The traffic data will, when reasonably complete, allow the determination not only of changes in the number of trains per day over a particular line, but also in the types of goods or minerals carried, and their origins and destinations as they changed over time.

To assist in accessing this material, here are a number of examples of how the material may be accessed:

Getting to a particular Amtrak Train Route Description by navigating the website

Amtrak Train Route Descriptions can be accessed by navigating my website from the page at:
http://home.earthlink.net/~donwinter/id5.html
by clicking in turn on:
Amtrak's Long Distance Routes
[the particular train route desired]
or
Amtrak's Corridors
[the particular corridor desired]

Traffic Data can also be accessed by clicking the appropriate links on a route's index page (when traffic data are present), as can maps of sections of the route, when present, or GoogleEarth views of sections of the route, when present (these require that GoogleEarth be installed on the computer before using them). A route for which these data are actually present in June 2006 is "Amtrak Trains 3 & 4, The Southwest Chief", one of the Long Distance Routes accessible from that page.

Route Descriptions for Trunk Routes, or for routes within specific Regions, can be accessed by clicking the appropriate links from the top-level page above, and then clcking on the desired routes. The "SP I-5 Route" north of the Sacramento area is an example of a Trunk Route for which detailed descriptions are present.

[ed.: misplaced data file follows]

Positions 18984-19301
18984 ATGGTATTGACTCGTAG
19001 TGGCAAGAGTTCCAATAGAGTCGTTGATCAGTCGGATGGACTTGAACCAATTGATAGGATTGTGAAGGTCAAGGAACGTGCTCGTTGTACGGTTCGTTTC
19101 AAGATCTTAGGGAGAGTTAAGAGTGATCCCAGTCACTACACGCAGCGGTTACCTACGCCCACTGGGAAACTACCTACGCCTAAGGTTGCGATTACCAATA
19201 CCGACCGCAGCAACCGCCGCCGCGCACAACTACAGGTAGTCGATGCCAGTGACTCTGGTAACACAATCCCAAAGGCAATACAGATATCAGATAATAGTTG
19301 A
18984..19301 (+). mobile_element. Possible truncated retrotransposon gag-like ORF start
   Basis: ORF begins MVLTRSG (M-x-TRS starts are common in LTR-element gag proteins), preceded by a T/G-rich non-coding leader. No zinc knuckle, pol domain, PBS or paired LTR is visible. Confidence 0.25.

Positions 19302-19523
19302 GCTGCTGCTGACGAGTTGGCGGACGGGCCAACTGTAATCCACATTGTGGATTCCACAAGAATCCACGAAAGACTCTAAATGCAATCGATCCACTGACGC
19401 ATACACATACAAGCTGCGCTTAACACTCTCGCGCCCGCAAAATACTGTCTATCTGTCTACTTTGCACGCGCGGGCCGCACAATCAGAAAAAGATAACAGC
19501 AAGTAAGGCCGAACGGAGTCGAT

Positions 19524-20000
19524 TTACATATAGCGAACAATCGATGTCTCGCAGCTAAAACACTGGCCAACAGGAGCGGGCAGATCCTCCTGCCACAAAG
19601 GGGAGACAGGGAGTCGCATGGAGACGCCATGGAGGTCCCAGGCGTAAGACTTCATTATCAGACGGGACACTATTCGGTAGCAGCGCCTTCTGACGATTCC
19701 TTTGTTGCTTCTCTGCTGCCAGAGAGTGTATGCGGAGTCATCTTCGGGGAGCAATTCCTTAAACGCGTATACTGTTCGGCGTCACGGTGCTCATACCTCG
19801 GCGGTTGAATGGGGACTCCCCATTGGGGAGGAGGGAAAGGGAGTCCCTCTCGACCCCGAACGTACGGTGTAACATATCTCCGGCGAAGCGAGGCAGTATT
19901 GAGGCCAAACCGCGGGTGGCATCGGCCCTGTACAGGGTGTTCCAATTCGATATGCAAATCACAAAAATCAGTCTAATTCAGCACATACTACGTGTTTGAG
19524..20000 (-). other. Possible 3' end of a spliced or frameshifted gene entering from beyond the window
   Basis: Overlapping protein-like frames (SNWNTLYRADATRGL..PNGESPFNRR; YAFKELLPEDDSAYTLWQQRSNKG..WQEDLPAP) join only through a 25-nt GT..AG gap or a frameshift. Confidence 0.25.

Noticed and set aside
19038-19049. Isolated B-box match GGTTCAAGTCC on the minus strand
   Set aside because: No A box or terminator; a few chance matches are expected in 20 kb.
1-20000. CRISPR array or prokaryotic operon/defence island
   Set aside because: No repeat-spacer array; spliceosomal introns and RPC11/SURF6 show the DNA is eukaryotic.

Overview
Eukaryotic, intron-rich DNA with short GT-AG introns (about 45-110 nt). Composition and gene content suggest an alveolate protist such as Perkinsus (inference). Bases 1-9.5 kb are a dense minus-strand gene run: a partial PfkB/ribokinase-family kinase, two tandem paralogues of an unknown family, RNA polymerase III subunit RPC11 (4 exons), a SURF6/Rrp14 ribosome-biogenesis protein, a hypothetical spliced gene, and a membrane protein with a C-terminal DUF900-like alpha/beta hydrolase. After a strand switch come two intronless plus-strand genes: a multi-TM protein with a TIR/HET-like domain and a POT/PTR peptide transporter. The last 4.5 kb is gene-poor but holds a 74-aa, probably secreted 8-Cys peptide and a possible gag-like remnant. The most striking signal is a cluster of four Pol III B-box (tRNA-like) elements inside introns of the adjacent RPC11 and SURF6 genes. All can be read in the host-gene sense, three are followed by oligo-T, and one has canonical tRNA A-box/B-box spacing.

Getting to the data for a particular Place by navigating the website

Place data can be accessed from links embedded in Route Description pages or Traffic Data pages (if the places are Originating or Terminating locations for traffic flows. Route Description Pages and Traffic Data pages can be accessed as described in the example above. For example, from the index for "Amtrak Trains 3 & 4, The Southwest Chief", there are major yard Places accessible from the Traffic Data pages, or from the Route Descriptions for "Barstow to Daggett" (Barstow Yard), "Holliday to Kansas City" (Argentine Yard), or "Galesburg (Cameron) to Aurora" (Galesburg Yard. A Place Description for a Place that is not a yard can be accessed from either of the the Route Descriptions for "Cajon Pass" -- the most complete of these, in June 2006, is the one for Old Keenbrook.

Entering the website from a set of GoogleEarth Placemarks

First, install GoogleEarth on the local computer (it can be downloaded (free) from http://earth.google.com.) and run it. Click here which will download a set of Placemarks to the Temporary Placemarks listing in the sidebar to the left of the map/image window (and show these placemarks over the imagery in the image window). Clicking on a folder in the "Railroad Infrastructre History" folder in the Temporary Placemarks list (such as "ATSF") will display a set of links to the Route Descriptions indexes for the routes for that rialway, and the folders present in that folder will allow display of those route segments in the GoogleEarth image window. (It is not the intent of this example to provide a tutorial on the use of GoogleEarth itself.

To achieve its ultimate goal, this project cannot be the work of only one person. Desirably, it would become a collaborative effort, hosted by an organized group of set of groups, on a site with greater projected longevity than that of an individual (which might disappear at any time). In the interim, however, extension beyond the work of a single individual can be achieved by linking this site (at the appropriate places in the structure trees) with other sites (at similar deep levels, where useful) that provide similar data in areas not covered in this site, and vice versa.